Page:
Train Wreck Puts Iowa Family Farm on Track for Success
Serving up a ham, turkey breast or sweet potatoes this holiday weekend? It pairs nicely with award-winning Gandy Dancer, says winemaker Steve Larson of Train Wreck Winery.
Of course, a winemaker might be a bit biased. But you don’t just have to take Steve’s word for it! Wine enthusiasts from across the world last month voted Gandy Dancer as a top wine at the Consumer Wine Awards in Lodi, California.
Gandy Dancer, a semi-sweet white wine made with Seyval Blanc grapes with notes of pineapple and stone fruit, brought home the bronze from The Consumer Wine Awards showcase. The Gold Medal from this competition also went to Train Wreck Winery for its Orphan Train, a semi-sweet blush wine made from Frontenac Gris (prounced “gree”).
“We’re really breaking new ground within the Iowa wine industry,” explains Steve. “Grapes like Cabernet have been used for thousands of years to make wine. But grapes like Cabernet, Merlot and Chardonnay die at 3°F. That’s why Iowa wineries, including Train Wreck, make wines from hybrid grapes that can grow here. We’re making wine using grapes varieties that are just 5, 10, or 15 years old. As a result, our customers have access to new, exciting wines they can’t get in other regions.”
Just yesterday it was announced that Orphan Train won gold at the World Wine Championships for 2014 Best Iowa Rosé Wine. It earned an “exceptional” rating with 90 points. This wine is described as “aromas of warm apricot compote and buttery pralines with a silky, fruity medium-to-full body and a tangy sour cherry and blood orange accented finish. A delicious, appetizing rosé that dances to its own beat.” If that doesn’t make you want a drum, what will?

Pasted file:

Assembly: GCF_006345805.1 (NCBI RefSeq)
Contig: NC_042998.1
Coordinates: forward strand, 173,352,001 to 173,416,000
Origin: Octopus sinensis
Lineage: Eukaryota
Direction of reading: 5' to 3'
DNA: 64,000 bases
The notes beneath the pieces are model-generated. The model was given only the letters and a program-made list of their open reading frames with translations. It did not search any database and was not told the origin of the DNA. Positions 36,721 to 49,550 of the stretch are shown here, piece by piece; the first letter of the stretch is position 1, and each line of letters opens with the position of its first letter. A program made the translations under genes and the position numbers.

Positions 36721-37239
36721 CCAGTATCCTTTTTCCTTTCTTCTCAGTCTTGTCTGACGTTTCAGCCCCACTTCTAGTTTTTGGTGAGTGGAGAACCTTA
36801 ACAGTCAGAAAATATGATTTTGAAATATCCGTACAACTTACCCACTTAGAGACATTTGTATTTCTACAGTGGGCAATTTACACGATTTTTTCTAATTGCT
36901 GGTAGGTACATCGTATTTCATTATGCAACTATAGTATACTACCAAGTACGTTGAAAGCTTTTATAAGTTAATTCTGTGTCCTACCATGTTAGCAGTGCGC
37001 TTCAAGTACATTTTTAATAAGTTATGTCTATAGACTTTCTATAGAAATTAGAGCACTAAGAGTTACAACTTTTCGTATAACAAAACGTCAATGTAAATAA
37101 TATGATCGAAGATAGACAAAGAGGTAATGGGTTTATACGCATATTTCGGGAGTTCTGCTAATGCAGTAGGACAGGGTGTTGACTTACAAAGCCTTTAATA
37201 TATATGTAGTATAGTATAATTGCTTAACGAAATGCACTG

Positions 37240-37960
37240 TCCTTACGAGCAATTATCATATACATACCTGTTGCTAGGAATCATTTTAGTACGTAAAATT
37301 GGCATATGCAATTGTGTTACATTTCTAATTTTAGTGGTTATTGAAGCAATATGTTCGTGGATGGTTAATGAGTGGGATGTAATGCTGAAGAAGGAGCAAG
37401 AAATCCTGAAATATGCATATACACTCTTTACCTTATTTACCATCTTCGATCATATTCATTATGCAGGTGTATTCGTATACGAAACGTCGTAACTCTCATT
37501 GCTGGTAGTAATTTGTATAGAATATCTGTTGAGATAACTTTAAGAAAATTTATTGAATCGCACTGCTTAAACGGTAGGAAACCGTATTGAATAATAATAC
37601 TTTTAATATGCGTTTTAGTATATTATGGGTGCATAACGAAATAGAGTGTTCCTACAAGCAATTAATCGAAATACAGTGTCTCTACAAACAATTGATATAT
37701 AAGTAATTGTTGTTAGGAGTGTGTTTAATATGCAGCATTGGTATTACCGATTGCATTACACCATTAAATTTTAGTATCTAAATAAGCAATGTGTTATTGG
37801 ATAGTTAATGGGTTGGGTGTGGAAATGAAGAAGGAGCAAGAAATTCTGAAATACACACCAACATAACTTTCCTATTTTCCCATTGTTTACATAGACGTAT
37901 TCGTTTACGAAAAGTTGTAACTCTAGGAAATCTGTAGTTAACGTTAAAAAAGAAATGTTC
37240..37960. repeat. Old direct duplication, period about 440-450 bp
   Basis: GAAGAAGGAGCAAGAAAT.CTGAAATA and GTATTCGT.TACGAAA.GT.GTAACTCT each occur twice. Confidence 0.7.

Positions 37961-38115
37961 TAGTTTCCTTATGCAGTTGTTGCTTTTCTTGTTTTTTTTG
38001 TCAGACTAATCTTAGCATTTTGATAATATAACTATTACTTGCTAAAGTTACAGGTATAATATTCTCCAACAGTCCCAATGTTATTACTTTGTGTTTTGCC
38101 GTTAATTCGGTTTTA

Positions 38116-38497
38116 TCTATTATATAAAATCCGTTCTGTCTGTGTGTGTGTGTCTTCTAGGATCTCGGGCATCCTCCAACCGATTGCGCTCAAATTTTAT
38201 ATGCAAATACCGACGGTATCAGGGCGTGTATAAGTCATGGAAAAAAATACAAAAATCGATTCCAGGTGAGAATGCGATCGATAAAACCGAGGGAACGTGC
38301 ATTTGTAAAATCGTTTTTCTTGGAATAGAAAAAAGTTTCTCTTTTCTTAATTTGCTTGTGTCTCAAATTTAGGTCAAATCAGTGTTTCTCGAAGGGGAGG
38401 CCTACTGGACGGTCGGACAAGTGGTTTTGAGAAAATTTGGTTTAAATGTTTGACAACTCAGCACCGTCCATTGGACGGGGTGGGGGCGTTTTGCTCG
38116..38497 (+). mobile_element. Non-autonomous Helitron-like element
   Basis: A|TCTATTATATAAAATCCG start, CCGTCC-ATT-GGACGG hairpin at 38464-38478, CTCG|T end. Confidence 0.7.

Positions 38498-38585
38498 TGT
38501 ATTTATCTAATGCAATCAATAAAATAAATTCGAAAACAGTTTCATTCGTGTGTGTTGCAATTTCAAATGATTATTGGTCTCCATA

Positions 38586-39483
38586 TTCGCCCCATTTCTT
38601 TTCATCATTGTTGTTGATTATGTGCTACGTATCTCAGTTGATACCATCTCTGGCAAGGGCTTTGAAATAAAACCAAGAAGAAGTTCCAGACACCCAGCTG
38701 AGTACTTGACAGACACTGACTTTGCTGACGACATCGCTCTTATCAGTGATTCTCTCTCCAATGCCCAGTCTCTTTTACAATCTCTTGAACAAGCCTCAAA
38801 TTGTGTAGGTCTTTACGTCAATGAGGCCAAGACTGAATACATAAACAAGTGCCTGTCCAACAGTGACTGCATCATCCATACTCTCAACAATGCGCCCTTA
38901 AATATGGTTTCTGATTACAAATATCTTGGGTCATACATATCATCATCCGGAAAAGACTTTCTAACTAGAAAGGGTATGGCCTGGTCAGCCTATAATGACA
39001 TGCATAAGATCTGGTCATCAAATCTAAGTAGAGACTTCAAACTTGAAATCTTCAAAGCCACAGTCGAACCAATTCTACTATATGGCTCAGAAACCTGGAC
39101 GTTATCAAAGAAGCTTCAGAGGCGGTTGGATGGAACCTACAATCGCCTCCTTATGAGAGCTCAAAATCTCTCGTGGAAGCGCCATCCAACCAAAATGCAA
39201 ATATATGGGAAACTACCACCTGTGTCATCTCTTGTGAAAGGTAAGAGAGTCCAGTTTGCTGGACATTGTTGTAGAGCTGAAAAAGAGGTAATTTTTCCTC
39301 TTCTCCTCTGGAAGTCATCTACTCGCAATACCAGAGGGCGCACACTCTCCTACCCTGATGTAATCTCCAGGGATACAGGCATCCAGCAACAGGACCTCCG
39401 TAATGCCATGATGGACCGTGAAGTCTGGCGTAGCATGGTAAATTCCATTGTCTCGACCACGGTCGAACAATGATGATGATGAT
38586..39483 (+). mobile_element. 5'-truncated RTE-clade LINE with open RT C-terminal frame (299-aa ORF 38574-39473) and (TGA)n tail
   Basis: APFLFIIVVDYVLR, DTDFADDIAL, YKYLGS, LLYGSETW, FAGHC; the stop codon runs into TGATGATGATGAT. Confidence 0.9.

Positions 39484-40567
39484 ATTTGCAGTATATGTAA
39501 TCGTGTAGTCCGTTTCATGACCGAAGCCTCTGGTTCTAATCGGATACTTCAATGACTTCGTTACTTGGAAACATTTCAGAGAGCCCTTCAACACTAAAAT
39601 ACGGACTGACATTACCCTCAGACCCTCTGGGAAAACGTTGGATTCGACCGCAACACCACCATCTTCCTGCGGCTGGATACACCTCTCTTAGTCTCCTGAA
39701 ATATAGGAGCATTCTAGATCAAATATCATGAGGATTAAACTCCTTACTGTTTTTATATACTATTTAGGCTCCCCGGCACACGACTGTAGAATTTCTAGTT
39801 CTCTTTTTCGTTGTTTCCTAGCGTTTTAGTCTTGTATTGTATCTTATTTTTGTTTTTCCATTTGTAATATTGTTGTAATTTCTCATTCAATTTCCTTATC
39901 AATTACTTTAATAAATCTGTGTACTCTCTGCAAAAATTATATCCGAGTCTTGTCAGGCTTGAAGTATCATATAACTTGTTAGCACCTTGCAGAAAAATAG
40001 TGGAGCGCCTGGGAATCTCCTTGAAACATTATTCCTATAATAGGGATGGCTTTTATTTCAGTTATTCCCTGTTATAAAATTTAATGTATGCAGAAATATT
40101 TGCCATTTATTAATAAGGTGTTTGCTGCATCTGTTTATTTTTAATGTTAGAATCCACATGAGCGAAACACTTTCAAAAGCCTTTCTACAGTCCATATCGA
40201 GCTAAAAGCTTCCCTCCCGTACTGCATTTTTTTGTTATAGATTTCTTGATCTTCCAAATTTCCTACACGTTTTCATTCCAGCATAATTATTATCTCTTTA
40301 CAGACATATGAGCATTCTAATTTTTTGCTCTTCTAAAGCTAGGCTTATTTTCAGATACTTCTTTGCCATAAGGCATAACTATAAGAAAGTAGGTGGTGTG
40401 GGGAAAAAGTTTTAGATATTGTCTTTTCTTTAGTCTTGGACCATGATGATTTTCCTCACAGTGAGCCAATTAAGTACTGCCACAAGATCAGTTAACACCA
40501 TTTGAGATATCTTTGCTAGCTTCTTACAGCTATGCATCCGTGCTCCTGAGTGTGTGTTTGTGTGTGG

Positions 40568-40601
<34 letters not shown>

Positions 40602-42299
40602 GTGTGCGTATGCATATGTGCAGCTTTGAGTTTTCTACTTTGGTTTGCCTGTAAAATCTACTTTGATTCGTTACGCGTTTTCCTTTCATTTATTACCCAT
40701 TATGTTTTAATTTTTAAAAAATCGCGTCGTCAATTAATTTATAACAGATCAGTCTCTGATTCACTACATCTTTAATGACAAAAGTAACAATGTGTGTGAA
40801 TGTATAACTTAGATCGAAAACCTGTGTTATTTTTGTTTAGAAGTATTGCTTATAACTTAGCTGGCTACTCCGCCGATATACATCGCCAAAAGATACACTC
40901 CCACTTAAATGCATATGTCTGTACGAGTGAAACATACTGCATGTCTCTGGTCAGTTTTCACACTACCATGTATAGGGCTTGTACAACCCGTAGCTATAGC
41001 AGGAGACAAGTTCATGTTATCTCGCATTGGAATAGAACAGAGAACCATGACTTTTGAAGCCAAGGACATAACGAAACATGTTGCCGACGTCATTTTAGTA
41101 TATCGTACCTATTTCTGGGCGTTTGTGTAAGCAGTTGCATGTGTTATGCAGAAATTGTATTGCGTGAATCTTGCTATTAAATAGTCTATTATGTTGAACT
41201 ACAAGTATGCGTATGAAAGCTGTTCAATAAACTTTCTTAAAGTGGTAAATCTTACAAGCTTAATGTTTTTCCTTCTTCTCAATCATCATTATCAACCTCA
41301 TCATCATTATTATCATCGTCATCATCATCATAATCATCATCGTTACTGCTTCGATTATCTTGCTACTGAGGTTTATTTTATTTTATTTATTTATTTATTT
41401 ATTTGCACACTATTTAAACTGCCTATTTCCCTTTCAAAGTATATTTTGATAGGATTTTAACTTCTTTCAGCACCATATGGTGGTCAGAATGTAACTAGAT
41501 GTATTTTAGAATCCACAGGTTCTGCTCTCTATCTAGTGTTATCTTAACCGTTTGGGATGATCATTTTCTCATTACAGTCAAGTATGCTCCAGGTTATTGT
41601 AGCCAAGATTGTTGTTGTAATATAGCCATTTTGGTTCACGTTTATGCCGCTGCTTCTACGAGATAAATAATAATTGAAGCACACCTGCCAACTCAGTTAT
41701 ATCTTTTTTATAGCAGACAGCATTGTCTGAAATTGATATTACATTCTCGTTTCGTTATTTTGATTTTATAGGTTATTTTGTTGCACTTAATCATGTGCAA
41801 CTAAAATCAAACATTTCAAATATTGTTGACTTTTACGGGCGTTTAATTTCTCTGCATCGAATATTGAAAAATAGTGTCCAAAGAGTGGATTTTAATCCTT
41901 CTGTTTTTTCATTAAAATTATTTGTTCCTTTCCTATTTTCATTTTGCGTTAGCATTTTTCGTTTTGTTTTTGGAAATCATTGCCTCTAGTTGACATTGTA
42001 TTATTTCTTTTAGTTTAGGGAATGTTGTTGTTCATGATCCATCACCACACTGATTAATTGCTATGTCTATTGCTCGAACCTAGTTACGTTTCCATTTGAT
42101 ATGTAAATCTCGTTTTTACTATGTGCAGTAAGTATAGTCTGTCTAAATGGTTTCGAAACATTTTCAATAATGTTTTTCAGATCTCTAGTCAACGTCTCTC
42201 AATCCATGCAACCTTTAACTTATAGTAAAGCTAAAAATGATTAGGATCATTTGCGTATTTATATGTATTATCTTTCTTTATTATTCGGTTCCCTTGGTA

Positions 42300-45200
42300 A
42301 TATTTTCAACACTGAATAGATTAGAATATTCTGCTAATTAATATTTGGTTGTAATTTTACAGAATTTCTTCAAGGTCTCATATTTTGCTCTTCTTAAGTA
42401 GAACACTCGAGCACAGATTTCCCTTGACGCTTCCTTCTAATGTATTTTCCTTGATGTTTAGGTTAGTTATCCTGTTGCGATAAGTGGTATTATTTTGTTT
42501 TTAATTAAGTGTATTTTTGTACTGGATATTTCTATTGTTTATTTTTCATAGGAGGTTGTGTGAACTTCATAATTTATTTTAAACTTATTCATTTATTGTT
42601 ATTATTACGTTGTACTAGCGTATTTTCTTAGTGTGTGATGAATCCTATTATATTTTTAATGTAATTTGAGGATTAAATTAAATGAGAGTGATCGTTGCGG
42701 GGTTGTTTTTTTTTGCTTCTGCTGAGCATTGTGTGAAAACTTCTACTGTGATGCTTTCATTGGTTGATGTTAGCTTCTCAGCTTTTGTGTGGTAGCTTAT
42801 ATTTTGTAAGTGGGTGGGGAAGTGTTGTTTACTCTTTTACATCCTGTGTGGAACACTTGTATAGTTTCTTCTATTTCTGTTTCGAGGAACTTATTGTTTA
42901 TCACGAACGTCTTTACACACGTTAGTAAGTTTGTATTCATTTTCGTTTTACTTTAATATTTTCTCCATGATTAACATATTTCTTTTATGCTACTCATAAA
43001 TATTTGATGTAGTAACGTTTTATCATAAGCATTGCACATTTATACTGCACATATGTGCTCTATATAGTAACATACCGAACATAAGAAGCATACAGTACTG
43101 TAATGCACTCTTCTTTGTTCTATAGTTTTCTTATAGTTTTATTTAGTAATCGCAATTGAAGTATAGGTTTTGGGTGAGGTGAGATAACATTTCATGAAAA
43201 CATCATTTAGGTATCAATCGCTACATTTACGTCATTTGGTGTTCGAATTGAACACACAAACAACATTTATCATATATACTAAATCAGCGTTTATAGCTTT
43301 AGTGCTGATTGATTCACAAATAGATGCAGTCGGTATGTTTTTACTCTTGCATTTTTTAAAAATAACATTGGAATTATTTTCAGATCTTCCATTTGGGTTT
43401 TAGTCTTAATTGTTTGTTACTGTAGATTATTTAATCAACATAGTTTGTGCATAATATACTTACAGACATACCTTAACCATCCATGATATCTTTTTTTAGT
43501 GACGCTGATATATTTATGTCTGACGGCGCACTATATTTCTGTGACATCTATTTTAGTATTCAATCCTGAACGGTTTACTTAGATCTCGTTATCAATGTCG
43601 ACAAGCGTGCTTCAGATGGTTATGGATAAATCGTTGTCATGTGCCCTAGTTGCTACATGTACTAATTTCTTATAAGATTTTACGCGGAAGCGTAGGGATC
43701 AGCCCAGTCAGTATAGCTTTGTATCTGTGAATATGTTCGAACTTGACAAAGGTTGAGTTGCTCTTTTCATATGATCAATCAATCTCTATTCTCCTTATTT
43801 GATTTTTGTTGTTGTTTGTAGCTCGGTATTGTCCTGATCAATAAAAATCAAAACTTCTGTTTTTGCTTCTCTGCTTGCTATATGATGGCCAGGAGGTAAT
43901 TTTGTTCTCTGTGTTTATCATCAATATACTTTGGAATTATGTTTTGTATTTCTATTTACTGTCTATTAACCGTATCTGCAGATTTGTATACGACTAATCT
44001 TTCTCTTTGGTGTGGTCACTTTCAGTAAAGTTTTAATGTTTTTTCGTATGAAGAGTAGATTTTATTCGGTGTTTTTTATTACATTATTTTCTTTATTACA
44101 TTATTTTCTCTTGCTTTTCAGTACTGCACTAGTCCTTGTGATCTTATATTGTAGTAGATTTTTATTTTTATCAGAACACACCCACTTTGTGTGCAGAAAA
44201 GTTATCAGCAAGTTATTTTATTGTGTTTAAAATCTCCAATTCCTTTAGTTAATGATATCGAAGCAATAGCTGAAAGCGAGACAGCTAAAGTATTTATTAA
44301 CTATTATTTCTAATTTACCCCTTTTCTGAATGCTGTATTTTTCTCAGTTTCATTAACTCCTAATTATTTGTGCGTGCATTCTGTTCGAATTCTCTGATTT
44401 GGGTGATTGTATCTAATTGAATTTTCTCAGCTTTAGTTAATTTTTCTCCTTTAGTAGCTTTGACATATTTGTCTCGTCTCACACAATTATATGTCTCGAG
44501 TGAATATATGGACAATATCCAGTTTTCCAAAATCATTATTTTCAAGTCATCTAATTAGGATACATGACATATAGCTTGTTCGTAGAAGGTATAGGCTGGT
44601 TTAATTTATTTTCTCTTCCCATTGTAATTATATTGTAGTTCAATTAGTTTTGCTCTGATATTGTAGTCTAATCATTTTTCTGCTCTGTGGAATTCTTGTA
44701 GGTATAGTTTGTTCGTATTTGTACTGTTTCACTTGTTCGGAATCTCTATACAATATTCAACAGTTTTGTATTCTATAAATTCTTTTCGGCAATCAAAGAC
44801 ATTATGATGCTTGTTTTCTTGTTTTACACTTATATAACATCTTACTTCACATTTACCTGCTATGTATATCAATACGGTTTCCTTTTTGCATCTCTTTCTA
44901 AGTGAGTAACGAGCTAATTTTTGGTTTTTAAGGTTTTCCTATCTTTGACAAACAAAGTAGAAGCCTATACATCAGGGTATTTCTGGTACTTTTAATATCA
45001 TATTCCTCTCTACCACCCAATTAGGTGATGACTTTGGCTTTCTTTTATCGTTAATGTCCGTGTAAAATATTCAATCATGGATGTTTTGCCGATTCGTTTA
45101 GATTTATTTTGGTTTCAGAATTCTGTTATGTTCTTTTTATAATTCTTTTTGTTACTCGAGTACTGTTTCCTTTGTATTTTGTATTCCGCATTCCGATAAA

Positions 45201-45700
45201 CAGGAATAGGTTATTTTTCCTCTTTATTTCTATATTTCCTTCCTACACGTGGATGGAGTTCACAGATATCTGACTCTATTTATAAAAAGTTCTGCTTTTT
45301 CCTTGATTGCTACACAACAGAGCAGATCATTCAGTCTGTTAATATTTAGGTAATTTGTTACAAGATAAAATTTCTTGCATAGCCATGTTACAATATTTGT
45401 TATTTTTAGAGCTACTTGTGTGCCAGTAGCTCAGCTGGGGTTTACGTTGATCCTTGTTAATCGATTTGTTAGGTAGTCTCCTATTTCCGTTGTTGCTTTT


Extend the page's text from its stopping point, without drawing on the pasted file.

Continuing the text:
Orphan Train also earned a Silver Medal and Caboose earned a Bronze Medal just a few weeks ago during the Finger Lakes International Wine Competition in upstate New York where 75 of the world’s top judges from 20 countries reviewed 3,756 entries.
“Train Wreck Winery has gone up against a lot of well-known and amazing wineries this year at several major competitions,” says Steve. “Competitions are important to us because they provide objective evaluations, and we need that because it’s easy for us to like what we’ve created. It’s more important that our wines appeal to consumers’ palettes.”
Yesterday I had the pleasure of sitting down with Steve and his wife, Jean, inside their cozy tasting room, which is fittingly located in the historic Chicago North Western Railroad Station in Algona, Iowa. The depot’s original terrazzo flooring and oak woodwork have been restored to their natural brilliance. Algona High School art teacher Tong-Uk Yi painted two murals inside the building, depicting the importance of the early rail lines. Sheila Bennett of Ottosen made beautiful stained-glass windows with a grapevine design.
Although it appears there was a grand plan to theme the vineyard and tasting room around the railroad, Steve says serendipity really played a larger role. Steve’s son-in-law, Dallas Clark, had purchased his family’s Century farm in 2006 and was looking for a way to add value. Dallas researched grapes and planted a 1.5-acre vineyard in 2008. A natural outgrowth of that was to make the grapes into wine. Because the vineyard is adjacent to the site of a famous train wreck on the old Minneapolis-St. Louis Rail Line, they decided to name their winery Train Wreck.